As part of my ongoing attempts at continuous improvement in our deployments, I’ve started using TDS 5.5’s ability to use custom post deploy steps so that we can tackle common annoying deployment issues. Today, we’ll learn about the File Remover!

The Problem

Over the course of a project, things get refactored. It’s just a fact of life. Typically, however, this leaves orphaned files. Lonely little CSHTML views and abandoned config files that just sit on the servers, requiring manual intervention to remove them. A server here or there is no problem to manually update, but when you start talking about dozens of servers that need manual fixes to remove files in all sorts of locations, the human error factor starts to become too much of a risk. 
 

The Solution 

The File Remover has a very simple job: it removes files! You give it a pipe-delimited list of relative paths that are in the web root that you want gone and it will look for them and clean those out for you. No more wondering if that renamed CSS file is still sitting on the server. Configure during development when you make the change and the deployments will take care of that!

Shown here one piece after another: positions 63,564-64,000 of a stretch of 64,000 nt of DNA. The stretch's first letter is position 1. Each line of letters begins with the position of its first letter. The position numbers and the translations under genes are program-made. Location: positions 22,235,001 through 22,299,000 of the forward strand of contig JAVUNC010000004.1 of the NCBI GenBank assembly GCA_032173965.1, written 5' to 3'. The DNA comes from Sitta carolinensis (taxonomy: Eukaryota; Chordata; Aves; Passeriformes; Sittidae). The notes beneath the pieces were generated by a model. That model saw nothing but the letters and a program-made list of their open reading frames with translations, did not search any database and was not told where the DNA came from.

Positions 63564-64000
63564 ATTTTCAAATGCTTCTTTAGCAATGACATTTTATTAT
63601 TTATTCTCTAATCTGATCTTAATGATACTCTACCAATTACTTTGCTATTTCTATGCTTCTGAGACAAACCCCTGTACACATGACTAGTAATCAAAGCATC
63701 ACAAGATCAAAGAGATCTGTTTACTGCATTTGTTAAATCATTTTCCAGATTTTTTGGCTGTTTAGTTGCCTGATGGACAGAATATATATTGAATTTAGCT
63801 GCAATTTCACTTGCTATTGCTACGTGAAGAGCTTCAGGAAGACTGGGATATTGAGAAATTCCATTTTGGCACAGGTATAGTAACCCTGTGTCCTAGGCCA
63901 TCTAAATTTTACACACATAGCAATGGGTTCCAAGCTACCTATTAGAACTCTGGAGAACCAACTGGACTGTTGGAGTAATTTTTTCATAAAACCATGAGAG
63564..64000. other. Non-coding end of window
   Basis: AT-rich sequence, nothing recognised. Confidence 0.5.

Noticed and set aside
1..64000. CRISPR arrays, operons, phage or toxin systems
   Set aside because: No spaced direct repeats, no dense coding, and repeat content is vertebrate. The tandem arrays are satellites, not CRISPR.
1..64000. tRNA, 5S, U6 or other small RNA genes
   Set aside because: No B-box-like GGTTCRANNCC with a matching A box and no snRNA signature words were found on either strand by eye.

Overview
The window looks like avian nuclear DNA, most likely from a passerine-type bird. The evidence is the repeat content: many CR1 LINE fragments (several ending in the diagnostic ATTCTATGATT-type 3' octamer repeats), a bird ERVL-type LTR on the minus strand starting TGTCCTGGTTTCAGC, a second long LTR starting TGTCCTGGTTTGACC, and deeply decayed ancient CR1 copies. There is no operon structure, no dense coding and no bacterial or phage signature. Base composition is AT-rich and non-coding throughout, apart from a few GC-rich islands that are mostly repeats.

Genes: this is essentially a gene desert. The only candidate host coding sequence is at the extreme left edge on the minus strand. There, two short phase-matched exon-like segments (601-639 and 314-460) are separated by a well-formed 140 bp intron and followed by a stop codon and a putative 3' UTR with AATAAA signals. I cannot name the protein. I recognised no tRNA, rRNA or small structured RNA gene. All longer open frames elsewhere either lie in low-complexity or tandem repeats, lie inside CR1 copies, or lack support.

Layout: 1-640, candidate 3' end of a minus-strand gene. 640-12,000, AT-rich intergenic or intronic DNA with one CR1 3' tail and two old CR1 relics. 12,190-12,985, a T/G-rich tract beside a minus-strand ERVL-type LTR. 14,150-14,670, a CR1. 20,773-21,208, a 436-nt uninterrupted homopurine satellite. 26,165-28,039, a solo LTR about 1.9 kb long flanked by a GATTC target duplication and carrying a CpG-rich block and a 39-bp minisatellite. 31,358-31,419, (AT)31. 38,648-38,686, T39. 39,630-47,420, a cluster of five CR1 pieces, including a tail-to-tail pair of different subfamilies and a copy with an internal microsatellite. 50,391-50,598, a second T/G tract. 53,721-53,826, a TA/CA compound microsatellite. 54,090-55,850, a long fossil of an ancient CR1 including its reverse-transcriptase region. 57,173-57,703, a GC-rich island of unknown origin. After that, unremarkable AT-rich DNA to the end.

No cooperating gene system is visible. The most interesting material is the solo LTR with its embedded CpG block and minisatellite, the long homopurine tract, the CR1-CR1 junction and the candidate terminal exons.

TDS Post Deploy Steps -The File Remover

Installation and Usage 

I typically recommend that this script run for all configurations. You want this cleaning stuff out everywhere, that’s why you are installing it. The example instructions from Hedgehog will show you how to add a deploy step to your TDS project. Installing the File Remover for all configurations is slightly different. On the wrapping ItemGroup, instead of specifying a Condition, just leave it blank. 

You can see an example TDS project in the GitHub project for the script

What you’ll see in the logs 

When the File Remover runs, it will log any files it attempts to remove and inform you whether the file was found or not and whether it was able to successfully remove it. 

TDS Post Deploy Steps -The File Remover


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